The film builds upon the premise that in the end everything returns from where it came from. Tominaga commendably achieves much of what she sets out to do, and mostly without the need for dialogue. The script is minimalist of conversation to say the very least, with the driving force proving to be the director’s unruly sense of developing a narrative through mixed visual mediums. We have pleasant cinematography from Satoshi Seno, who keeps things neatly composed, though always visually alluring; working well with a somewhat limited palette of beige and olive hues, while the persistent use of red proves to be the most vibrant and significant aid to the overall story. Perfectly controlled framing devices see Mai Tominaga experiment to her heart’s content: the lovingly crafted collection book; a blistering animated segment at the half way mark that swiftly captures our attention, and later on one or two scenes being interpreted by little dolls which remarkably manage to deliver the most poignant moments of the feature. Indeed Tominaga throws as much as she can our way, though it never feels immaterial or done simply for the sake of it - every little step along the path to enlightenment means something. Granted, not everything is immediately coherent and there are moments in which the director dwells perhaps a bit too much, but if we can look over the shoulders of wooden toys being manipulated by human hands, for example, and still feel pure 100% emotion, then truly the magic of cinema is still alive and well.
Wool 100%’s anamorphic transfer of approximately 1.78:1 is generally pleasing. Letting is down somewhat is a spot of aliasing, which becomes most evident during outdoor scenes, in addition to being non-progressive, showing signs of combing throughout. But otherwise colours are stable, thankfully with no sign of bleeding as can be the case for difficult reds, while contrast appears reasonably acceptable. The overall image is a little on the soft side, but there’s nothing particularly untoward.
The Japanese DD Stereo track is equally pleasant enough, but we’re lacking the film’s original DTS mix. As such we’re left with an undoubtedly subdued track, but one which has its own merits. When there’s very little happening on screen the mix doesn’t do a great deal of anything, as even ambient effects are slight. But the track comes into its own whenever Aminaoshi goes off on one, and especially when Hiroyasu Yaguchi’ infectious jazz stylings kick into gear. The surround channels do indeed pick these up, but it’s more a case of them distributing sounds evenly across each speaker, so there isn’t a huge sense of immersion or finer directionality. Dialogue though is always clear, but as mentioned previously it’s one of the lesser components of Tominaga’s feature.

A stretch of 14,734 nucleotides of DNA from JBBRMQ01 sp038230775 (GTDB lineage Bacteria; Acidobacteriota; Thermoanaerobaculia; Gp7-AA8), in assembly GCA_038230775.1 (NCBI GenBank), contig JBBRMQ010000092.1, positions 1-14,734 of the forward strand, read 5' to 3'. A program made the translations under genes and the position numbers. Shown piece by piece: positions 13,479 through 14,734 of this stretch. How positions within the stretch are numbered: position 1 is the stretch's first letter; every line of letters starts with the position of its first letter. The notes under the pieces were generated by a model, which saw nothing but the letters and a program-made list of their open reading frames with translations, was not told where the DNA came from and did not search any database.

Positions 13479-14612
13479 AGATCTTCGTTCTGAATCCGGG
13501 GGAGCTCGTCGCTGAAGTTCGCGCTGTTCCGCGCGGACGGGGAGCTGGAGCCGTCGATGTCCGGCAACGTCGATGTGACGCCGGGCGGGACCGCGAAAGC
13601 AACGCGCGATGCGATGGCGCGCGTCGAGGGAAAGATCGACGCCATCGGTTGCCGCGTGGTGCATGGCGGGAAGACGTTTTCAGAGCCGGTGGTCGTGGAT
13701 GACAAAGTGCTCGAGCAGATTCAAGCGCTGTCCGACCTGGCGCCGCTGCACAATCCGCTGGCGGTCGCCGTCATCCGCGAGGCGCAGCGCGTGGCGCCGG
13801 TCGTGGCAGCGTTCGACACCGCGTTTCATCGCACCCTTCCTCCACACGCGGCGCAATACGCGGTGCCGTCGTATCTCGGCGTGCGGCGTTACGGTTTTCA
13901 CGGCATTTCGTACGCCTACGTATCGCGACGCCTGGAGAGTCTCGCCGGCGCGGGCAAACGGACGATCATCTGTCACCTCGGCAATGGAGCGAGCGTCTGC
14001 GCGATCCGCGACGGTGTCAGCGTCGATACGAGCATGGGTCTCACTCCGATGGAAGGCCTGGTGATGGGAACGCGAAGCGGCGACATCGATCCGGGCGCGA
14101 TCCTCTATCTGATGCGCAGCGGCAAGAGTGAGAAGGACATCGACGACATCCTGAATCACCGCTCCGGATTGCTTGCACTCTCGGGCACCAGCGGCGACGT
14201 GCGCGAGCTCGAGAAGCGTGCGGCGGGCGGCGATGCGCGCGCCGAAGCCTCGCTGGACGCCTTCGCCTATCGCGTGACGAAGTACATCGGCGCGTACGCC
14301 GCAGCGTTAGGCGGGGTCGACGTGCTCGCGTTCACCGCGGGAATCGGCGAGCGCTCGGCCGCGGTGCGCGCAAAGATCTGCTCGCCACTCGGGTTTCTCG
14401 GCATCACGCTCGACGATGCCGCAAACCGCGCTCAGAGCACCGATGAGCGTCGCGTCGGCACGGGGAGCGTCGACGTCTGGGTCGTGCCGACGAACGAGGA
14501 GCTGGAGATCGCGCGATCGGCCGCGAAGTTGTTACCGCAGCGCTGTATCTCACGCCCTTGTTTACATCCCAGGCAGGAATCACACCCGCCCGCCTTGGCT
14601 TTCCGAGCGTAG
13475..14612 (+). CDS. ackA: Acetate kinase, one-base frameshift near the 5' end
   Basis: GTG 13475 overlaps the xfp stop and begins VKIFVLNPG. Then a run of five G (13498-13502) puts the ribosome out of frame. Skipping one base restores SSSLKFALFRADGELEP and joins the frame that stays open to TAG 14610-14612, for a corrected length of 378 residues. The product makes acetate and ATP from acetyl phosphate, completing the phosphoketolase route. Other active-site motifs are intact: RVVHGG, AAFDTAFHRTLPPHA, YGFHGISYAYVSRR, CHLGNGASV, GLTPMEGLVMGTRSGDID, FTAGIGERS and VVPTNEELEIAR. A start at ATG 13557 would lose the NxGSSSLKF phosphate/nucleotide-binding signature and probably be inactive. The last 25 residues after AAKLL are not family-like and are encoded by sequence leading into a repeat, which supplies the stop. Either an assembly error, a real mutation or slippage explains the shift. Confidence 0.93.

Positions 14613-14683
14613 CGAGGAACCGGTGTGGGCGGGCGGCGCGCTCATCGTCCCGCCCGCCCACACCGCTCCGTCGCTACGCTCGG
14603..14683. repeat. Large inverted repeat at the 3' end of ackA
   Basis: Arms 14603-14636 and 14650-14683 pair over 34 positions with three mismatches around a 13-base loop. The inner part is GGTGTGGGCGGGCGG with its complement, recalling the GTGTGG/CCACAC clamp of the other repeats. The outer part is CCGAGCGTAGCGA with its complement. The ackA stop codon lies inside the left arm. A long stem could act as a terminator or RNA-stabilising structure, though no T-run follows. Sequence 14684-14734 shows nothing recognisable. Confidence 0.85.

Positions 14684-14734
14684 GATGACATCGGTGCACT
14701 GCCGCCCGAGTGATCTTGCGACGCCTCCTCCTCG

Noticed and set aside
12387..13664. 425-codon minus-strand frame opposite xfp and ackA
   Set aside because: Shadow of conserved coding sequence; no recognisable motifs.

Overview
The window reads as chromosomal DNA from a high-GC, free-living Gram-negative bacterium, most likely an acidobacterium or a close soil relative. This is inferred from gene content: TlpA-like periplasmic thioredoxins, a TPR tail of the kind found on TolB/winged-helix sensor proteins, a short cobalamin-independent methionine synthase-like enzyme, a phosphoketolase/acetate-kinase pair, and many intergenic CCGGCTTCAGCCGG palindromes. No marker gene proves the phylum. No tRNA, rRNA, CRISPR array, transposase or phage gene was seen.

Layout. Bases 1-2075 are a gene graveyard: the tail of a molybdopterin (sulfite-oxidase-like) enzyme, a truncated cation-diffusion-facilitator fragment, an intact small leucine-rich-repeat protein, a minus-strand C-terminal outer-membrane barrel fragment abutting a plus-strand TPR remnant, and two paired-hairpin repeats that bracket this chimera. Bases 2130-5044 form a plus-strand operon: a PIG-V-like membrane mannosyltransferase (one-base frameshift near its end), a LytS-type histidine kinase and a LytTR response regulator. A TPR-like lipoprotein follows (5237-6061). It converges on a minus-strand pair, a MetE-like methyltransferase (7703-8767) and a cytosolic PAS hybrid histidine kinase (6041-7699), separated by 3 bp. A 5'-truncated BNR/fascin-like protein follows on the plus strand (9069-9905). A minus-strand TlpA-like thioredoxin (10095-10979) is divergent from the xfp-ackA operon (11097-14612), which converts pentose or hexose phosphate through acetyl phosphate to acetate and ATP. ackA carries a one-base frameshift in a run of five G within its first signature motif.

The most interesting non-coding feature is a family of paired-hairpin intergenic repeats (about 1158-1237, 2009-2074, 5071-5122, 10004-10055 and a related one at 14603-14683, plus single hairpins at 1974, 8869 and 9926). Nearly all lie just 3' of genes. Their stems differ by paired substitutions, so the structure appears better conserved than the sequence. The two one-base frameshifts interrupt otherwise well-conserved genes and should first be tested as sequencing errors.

Optional English subtitles are included, and they offer a perfectly good translation. I find them to be a little on the large side, however.
Cinema Epoch have made a huge oversight with regards to the bonus material here. The main draw would have been the production featurette, which runs for approximately 18 minutes. This includes about 10 minutes worth of a poorly lit interview with the director and Kyoko Kishida and Kazuko Yoshiyuki, followed by a festival screening Q&A session and finally behind the scenes footage - but none of this is subtitled.
Also included is a collection of trailers for the film and a short still gallery.
If all this sounds very ambiguous then that’s how it is. I won’t pretend to understand every little thing that Wool 100% has to offer, but I can say that there’s enough here for viewers to make up their own mind about. It’s that kind of ambiguity that makes Mai Tominaga’s feature all the more interesting. It certainly doesn’t conform to convention or pander to its audience, but at the same time it’s a rather safe and charming humanistic tale that harbours deep sentiments of which many can relate to.